I thought I'd take a moment to talk about two of our guest cast and how they came to be in the show this year.
First, thirteen-year-old, Desiree Ross who plays Matt's somewhat-love-interest, Mira. Maxim was nervous and excited that he was going to have his (I think) first on-screen kiss and asked me frequently how the casting was going. We read a lot of young ladies in Vancouver... A few where close.. But there was always some missing quality. I kept trying to talk myself into one or the other, but I knew in my heart it wasn't right. Meanwhile the casting directors in Los Angeles were reading a few young ladies. I really didn't want to cast this role out of Los Angeles. That would mean additional monies for flights, hotel rooms and per diems, which (because a minor would also need an adult supervisor to accompany them) adds up to a lot of money, which could otherwise be allocated to other areas of the series.
But then our casting director called and said, "There's a girl out of South Carolina that you really should see." Well, if I didn't want to cast out of L.A. I really didn't want to cast out of the East Coast... that's a way more expensive pair of plane tickets.
But then I saw Desiree's tape.
She just stole it. That's what happens when the right person reads. They are just right and you just have to forget all the other stuff.
I love working with young people and have done it a lot... (My resume includes a large number of Disney Channel movies in the 1990's). I find them to be, generally, eager and spontaneous and open. Desiree was certainly that, she brought a great naturalness to the role, and was willing to push and take chances whenever I directed her.
13-year-old Desiree Ross - what she really looks like
The other actor is Dakota Daulby, who plays Kent. He is from Vancouver (whew)... He had read last year for role of the harnessed kid who shows up with the skitter at Charleston to tell Tom the state of the skitter rebellion. He had been my first choice for that role, because I thought he had an eerie other-worldiness - but I was overruled by a group vote.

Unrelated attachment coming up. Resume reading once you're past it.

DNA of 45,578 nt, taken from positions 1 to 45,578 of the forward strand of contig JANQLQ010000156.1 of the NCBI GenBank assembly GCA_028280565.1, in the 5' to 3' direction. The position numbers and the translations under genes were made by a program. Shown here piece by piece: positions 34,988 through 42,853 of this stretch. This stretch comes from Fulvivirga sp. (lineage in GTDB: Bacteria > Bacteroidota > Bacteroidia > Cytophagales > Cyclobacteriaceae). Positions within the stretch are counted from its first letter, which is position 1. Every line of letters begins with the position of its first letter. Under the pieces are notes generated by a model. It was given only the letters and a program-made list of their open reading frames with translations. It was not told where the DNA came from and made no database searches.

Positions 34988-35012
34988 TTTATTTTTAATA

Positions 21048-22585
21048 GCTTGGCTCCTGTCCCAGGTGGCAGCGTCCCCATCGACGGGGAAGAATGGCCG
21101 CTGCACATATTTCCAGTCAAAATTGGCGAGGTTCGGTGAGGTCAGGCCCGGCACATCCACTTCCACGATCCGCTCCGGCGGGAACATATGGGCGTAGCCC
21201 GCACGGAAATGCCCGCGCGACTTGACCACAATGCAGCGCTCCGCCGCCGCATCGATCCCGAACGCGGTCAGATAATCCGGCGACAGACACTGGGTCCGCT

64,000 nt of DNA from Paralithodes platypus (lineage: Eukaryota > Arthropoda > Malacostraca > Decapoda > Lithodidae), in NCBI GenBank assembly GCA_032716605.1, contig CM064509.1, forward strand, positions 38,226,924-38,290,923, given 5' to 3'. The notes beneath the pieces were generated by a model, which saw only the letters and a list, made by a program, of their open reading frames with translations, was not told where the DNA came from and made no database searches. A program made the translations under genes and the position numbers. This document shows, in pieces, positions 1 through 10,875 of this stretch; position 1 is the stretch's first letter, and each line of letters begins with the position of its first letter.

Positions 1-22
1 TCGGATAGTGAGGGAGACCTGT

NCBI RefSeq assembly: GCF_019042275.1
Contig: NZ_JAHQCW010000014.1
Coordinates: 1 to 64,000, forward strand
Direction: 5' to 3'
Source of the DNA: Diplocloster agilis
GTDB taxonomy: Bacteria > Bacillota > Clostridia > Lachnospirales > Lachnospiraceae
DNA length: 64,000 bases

This year, he read for Kent and was excellent. David Eick particularly responded to his audition. He had long flowing hair when I first met him, and immediately after his audition I asked if he'd be willing to cut it if he got the part. You'd be suprised how many actors balk at this. But Dakota was game for a Nazi haircut. He said he'd never played a bad guy before... Which is hard for me to believe. I'm sure he'll play more.
I think he died very well in, what I feel, is a creepy and chilling final moment.
19-year-old Vancouver actor Dakota Daulby - what he really looks like
That meant we had to shoot an additional scene.
Whenever this happens (It's happened before - in Season 1 a lot ) - it's always tricky because the next episodes are shooting and specific cast members aren't available. Also whatever we shoot has to be clean and simple no VFX or FX and not too many characters. I suggested that maybe there was a scene to shoot that could involve Ben and Maggie - either before or after the jump - going into more depth about the powers...
Well, Carol Barbee took this idea and ran with it. She wrote a scene that, I think, is one of the best in the episode. Sarah Carter and Connor loved the words and the emotion and where it took their characters. I put it on it's feet (i.e. staged it) as a long walk and talk that could be shot in just two angles (with two sizes). We shot the whole thing in less than two hours... I love it when stuff like that happens.
|AFTER THE JUMP... WOO-HOO JUMPING OFF OF 3 STORY BUILDINGS IS FUN|
|DANGER = GAS MASKS|
|MY MOST ADORED MOON|
|KENT AND COMPANY|
|THE GANG'S ALL HERE!|
|CONNOR CONTEMPLATES MAGGIE'S SHOOTING ABILITIES|
|ME - GEARING UP FOR A LONG NIGHT OF SHOOTING|
|TWO BRO'S - ROB GRAY AND NATE GOODMAN|
|MAXIM AND Desiree Ross|
|NOAH AND WILL - LIKE I KEEP SAYING - DON'T MESS WITH THEM!|